I tried the following in my .vimrc using the hints I found here:

map <Tab> i4<Space><Esc>
map <F2> /79*<CR>79*/<CR>PROGRAM<Space>NAME<Space><Space><Space><Space>:

The first mapping inserts a 4 while the behavior that I expected is to insert 4 whitespaces characters.

And the second one throws the following error:

E486: Pattern not found: 79*

while I expected it to produce the following line:


Is there something up there that I'm doing wrong or there's something I'm missing here?

  • 1
    You should point what you expect to get by both of this mappings (preferably, not as VimScript comments, because comments are not allowed after map) The first one must be 4i not i4; the second one, I can't even guess what you're trying to do.
    – Matt
    Dec 4, 2019 at 6:11
  • Sorry about that. Should have added it to make things clear. Just did that now. Dec 4, 2019 at 6:21
  • 2
    For the second mapping what it currently does: 1. search for 79(9), then 2. search for 79th occurence of current word under cursor, then 3. search again for previous search, then pasting, replacing and whatever should happen when you try enter PROGRAM in normal mode.
    – Maxim Kim
    Dec 4, 2019 at 6:21
  • Just to let you know, in vim there is >> and << used to indent and dedent the line. You don't have to explicitly insert spaces like that. :nnoremap <tab> >> should work for you. What would be inserted (spaces or tab) depends on expandtab option.
    – Maxim Kim
    Dec 4, 2019 at 6:40
  • 2
    I would suggest to use > and < normal commands. They work in visual mode and with text objects. Put your cursor on a paragraph and press >ip, it would indend whole paragraph. Then press . which would repeat previous operation.
    – Maxim Kim
    Dec 4, 2019 at 6:46

1 Answer 1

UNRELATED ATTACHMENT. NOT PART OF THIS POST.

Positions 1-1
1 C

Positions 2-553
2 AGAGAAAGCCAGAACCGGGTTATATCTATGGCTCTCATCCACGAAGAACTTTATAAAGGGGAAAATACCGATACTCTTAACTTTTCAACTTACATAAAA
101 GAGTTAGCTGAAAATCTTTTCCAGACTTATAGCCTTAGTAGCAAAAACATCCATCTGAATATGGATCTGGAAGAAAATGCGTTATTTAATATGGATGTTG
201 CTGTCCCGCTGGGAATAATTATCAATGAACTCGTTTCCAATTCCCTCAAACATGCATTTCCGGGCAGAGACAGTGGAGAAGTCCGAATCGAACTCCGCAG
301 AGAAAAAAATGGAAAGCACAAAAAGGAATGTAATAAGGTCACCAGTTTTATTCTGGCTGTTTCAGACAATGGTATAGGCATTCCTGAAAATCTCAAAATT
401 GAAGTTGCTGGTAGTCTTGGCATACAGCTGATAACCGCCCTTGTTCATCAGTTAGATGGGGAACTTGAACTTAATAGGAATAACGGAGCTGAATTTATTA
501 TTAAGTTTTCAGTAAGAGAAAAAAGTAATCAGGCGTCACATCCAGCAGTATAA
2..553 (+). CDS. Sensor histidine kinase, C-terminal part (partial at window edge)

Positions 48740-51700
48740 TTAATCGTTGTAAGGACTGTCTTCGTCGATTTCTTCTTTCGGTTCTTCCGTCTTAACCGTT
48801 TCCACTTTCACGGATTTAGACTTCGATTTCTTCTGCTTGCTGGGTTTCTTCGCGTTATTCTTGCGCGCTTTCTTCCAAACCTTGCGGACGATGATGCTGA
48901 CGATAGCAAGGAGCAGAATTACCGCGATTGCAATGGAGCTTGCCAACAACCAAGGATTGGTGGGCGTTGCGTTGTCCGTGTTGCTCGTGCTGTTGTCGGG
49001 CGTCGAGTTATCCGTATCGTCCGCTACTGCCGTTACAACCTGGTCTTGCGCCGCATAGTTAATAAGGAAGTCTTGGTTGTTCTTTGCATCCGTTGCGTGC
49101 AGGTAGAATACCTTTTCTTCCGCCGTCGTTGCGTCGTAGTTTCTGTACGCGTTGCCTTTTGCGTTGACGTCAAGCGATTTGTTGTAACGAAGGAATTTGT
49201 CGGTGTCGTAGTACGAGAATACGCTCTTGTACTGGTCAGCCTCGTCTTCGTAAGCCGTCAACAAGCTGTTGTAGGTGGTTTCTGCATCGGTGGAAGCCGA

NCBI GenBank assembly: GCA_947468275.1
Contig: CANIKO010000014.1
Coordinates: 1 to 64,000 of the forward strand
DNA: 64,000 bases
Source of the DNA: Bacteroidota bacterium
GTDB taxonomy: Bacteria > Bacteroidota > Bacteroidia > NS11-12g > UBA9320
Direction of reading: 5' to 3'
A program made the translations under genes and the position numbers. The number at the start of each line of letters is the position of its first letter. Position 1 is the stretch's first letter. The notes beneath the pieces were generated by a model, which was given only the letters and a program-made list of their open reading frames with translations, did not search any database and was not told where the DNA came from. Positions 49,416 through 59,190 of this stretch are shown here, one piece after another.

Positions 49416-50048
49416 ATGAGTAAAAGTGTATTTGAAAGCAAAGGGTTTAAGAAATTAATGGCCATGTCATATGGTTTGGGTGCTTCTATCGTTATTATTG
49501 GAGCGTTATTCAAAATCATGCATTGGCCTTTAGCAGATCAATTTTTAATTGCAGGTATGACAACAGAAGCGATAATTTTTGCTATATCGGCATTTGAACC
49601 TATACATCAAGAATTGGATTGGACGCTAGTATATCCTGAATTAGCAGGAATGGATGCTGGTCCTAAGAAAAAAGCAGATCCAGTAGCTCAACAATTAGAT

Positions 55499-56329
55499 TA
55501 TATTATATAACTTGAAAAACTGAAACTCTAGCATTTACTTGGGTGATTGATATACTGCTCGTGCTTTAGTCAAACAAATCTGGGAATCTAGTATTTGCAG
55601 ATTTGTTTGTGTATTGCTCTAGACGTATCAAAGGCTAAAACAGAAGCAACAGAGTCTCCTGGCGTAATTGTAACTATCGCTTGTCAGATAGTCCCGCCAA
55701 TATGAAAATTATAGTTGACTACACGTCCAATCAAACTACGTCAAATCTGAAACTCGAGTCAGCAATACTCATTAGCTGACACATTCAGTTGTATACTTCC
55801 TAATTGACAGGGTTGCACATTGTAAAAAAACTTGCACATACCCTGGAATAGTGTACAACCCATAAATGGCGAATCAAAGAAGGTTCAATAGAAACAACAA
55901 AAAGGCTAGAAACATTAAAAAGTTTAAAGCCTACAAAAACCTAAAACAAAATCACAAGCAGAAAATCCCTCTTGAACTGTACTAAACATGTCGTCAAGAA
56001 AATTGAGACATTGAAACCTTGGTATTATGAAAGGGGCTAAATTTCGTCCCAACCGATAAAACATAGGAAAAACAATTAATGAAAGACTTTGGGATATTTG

For the first one, exchange i and 4:

nnoremap <Tab> 4i<Space><Esc> " inserts 4 space characters

i starts insert mode and whatever you "type" is inserted into text. If you pass count before i, whatever you type afterwards would be repeated count times.

For the second one -- not sure what it is supposed to do.

EDIT For the second one:

nnoremap <F2> i/<esc>79a*<esc>oPROGRAM NAME    :<esc>
  1. i/<esc> -- insert /
  2. 79a*<esc> -- add 79 stars
  3. oPROGRAM NAME :<esc> -- open new line and insert PROGRAM NAME :


better use nnoremap instead of map as it is more specific for normal mode and it uses no remapped key sequences (imagine you have remapped i and o and other used keys to smth else...)


I personally would go with functions, like

func! CstyleHeader()
    let stars = repeat('*', 79)
    let lines = ['/' . stars, 'PROGRAM NAME    :', stars . '/']
    call append('.', lines)
map <F2> :call CstyleHeader()<CR>
  • The second line is basically like a program header that I would like to print at the top of the source file - a C comment starting with /* followed by 78 *s and a PROGRAM NAME in the next line. Dec 4, 2019 at 6:23
  • I have noticed that you completely discarded <CR> in your answer. Any specific reason for replacing <CR> with o for new line charactrer? Aren't they the same things? Dec 4, 2019 at 6:39
  • 2
    To use <CR> for newline I should be in insert mode. If I "connect" it with previous 79a*<CR> it would insert 79 stars and newlines. So I should either make it as 79a*<esc>a<CR> or just 79a*<esc>o
    – Maxim Kim
    Dec 4, 2019 at 6:43
  • Got it. Makes sense. Dec 4, 2019 at 6:45

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